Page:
Our initial studies at Marquette were undertaken by my graduate student Gail Hautzinger to investigate the potential role of photoperiod, light intensity and light spectrum in adult cycling female rats.  Another graduate student, Ann Hardy chose to study the effect of altered photoperiod on the maintenance of corpora lutea in the ovary. Undergraduate student Bill Streur chose to do a project in my lab involving the effect of altered photoperiods on estrogen-induced precocious sexual maturation.  We also explored the potential role of increased photoperiods in the sexual maturation of male rats.  This study was conducted by Michael Goodspeed, a graduate student who also contributed to other studies in my lab.


Ambient temperature is another external environmental component that can influence both maturation and adult reproductive function.  My graduate student Stan Nazian (now Professor Emeritus at U. South Florida Medical School) tackled the problems with thermal effects.  He evaluated the endocrine components of the sexual maturation of both female and male rats raised in 10oC ambient temperature.  His studies explored the pituitary-gonadal-axis as well as the accessory organ sensitivity to testosterone in the pubertal male rat raised at 4oC.  Stan co-authored with me an invited chapter in Environmental Factors in Reproduction (B. Cook and D. Gilmore, eds., Macmillan, London, pp.214-231, 1981).

The last, but not least, environmental factor that we explored was nutrition and energy balance.  This had greater relevance to human health, because of the increased presence of anorexia, particularly in adolescent females.  We explored the effects of caloric deficiency in both premature and adult female and male rats.  Although previous studies have shown the detrimental effects of reduced food intake on reproductive/sexual function in several species, including primates, the mechanisms mediating this effect have not been elucidated.  My graduate student, Sherry Sprangers (now a professor at the U. of Maine), successfully investigated the hypothesis that caloric reduction increases the negative feedback potency of ovarian estrogens in adult female rats. By contrast, she also found an increase in the positive feedback efficacy of estradiol. The work of Kathy Lively, another graduate student, extended these studies by exploring the altered pituitary sensitivity to hypothalamic GnRH in prepubertal female rats.   At this point, we were already aware of the fact that pituitary LH secretion is not tonic, but occurs in distinct pulses.  My graduate student, Patricia Spillar, performed some technically difficult sequential sample collections for LH measurements.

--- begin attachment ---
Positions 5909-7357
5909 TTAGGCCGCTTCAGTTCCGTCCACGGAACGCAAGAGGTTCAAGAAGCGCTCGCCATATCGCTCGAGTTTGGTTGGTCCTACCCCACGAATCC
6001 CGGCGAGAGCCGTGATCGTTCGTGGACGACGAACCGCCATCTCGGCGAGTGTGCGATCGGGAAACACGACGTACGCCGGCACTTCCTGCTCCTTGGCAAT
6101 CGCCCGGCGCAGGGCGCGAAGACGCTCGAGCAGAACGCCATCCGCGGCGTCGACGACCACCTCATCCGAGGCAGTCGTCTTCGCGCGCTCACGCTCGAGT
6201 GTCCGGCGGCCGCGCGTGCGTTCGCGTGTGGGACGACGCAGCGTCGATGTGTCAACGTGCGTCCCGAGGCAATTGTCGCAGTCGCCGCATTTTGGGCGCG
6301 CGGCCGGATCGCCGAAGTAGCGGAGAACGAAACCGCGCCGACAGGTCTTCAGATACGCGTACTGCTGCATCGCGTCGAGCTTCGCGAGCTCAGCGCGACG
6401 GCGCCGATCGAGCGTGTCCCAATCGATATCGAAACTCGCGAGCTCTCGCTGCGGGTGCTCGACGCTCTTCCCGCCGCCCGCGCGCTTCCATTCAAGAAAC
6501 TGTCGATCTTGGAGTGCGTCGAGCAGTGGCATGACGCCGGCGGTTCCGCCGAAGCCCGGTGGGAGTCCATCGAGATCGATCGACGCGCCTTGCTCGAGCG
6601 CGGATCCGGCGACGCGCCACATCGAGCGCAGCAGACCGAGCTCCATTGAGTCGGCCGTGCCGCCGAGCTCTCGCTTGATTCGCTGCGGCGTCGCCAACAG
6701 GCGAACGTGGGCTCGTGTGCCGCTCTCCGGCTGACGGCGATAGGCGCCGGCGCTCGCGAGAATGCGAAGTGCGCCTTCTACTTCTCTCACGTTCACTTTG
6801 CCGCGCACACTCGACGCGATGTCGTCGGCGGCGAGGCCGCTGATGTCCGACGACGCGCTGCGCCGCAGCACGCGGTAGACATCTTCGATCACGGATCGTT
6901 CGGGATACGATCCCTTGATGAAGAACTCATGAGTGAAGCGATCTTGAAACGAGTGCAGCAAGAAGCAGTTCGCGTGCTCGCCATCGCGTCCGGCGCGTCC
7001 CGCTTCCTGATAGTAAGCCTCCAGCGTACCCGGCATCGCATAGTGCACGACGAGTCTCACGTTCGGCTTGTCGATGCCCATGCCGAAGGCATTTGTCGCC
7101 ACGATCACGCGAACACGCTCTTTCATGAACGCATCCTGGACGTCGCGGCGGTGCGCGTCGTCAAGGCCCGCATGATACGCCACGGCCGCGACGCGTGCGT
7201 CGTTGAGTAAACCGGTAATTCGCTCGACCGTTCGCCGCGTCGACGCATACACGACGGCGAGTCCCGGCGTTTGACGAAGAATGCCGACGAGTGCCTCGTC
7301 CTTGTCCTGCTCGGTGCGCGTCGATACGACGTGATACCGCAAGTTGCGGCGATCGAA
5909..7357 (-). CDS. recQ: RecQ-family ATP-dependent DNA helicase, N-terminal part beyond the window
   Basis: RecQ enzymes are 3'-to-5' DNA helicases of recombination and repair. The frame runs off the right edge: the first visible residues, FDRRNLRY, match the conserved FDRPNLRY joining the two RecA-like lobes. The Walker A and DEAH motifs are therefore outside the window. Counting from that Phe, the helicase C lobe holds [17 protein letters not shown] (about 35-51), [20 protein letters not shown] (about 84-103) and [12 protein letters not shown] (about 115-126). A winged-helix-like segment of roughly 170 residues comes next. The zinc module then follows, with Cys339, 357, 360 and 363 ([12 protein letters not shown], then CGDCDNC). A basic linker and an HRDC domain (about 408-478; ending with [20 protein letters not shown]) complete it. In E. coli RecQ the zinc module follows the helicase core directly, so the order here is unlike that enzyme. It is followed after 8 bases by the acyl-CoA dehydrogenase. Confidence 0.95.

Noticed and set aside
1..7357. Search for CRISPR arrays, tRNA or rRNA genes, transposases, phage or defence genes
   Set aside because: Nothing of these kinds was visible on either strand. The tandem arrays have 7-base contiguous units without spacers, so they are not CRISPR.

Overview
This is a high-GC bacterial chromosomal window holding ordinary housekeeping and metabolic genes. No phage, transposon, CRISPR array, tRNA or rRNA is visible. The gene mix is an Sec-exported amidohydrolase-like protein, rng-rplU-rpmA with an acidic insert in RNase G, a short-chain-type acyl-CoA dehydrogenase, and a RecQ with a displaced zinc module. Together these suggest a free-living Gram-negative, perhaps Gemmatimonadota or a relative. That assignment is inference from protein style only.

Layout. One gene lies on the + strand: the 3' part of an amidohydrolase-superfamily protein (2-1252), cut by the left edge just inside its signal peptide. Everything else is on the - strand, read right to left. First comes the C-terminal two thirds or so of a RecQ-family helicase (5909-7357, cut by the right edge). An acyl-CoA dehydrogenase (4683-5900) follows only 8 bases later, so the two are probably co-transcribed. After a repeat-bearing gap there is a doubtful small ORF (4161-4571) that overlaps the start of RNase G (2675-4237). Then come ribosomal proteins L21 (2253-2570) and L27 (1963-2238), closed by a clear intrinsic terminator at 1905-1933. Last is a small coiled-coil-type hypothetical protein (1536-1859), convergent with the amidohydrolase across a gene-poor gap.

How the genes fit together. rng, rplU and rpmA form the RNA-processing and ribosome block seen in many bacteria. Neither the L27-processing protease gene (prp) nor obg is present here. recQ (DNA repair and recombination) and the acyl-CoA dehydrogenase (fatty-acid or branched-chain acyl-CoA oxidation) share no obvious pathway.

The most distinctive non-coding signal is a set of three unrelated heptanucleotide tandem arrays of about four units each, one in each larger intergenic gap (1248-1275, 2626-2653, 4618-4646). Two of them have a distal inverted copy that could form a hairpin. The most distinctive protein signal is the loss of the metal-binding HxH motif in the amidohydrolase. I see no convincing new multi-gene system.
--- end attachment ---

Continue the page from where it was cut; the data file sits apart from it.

When it came to pulse analysis, we needed advice.  Fortunately I found it in the family.  Kristina Ropella, my daughter, is a biomedical engineer and an expert in signal processing of short term phenomena.  Two talented and hardworking undergraduates, Rose Tan and Tom Bonifer explored the question of reduced food intake in prepubertal male rats, again with the increased feedback efficacy of testicular androgens hypothesis in mind.  Tim Pater, an undergraduate and Jennifer Schmidt researched the role of Neuropeptide-Y in mediating the effects of caloric deficiency.


In addition to our studies of environmental control, we also addressed some questions of reproductive endocrinology that were not directly connected to environmental input.  Tom Schneider, one of my first graduate students clearly established the ovary and not the adrenal cortex as the source of the preovulatory rise of progesterone secretion.  Mike Goodspeed constructed a systematic analysis of the endocrine changes during maturation in the male rat.  Jim Huth, one of the top graduates from the college, studied the increase in ovarian blood flow following the preovulatory LH surge, clearly demonstrating the role of histamine.  Murray Hostetter, another one of my first group of graduate students used various approaches to study the role of prolactin in the maturation of male rats as well as in pseudopregnant females.  In a separate project, he explored the imprinting of neonatal androgenization on the adult reproductive system of male rats.   I also collaborated with Archie Vomachka, a member of our faculty on a project in hamsters.  At this point I should mention the dedication and valuable contributions of my technicians, Don Martinson, Nancy Statham and Marian Robb.  Our studies were published in the following journals: Endocrinology, Neuroendocrinology, J. Endocrinology, Biol. Reprod., Am. J. Physiology, J. Andrology, J. Exper. Zoology, J. Reprod. Fertil.